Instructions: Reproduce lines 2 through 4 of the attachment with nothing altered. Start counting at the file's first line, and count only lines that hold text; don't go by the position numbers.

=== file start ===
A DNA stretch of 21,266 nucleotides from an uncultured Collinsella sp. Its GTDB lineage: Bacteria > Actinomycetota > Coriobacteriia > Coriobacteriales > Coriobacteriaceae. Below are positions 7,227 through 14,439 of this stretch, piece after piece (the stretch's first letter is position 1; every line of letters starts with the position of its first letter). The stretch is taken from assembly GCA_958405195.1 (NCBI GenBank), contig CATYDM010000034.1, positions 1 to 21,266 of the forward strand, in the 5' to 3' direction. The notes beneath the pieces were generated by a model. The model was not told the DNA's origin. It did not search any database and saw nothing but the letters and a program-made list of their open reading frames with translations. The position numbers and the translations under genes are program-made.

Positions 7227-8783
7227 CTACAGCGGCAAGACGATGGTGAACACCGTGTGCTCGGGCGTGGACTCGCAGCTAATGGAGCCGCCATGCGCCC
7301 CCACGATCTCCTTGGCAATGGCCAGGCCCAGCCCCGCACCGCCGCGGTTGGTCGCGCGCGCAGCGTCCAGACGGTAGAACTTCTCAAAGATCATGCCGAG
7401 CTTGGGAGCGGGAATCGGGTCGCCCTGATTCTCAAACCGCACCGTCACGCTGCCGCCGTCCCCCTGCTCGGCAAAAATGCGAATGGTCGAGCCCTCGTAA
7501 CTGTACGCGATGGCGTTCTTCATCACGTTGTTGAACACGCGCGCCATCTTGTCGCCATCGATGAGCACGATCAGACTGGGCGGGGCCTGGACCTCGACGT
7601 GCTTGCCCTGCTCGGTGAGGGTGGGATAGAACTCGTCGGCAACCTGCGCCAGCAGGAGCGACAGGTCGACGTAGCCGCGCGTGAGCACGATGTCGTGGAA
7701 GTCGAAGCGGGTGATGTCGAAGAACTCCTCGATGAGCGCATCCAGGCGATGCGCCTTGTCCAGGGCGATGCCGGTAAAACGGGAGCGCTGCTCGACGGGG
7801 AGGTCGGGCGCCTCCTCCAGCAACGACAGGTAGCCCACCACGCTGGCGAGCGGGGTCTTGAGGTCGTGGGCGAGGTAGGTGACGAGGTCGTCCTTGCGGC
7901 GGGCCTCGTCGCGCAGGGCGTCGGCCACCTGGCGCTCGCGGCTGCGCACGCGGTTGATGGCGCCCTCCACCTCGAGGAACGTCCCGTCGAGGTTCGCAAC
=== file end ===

Positions 7227-8783
7227 CTACAGCGGCAAGACGATGGTGAACACCGTGTGCTCGGGCGTGGACTCGCAGCTAATGGAGCCGCCATGCGCCC
7301 CCACGATCTCCTTGGCAATGGCCAGGCCCAGCCCCGCACCGCCGCGGTTGGTCGCGCGCGCAGCGTCCAGACGGTAGAACTTCTCAAAGATCATGCCGAG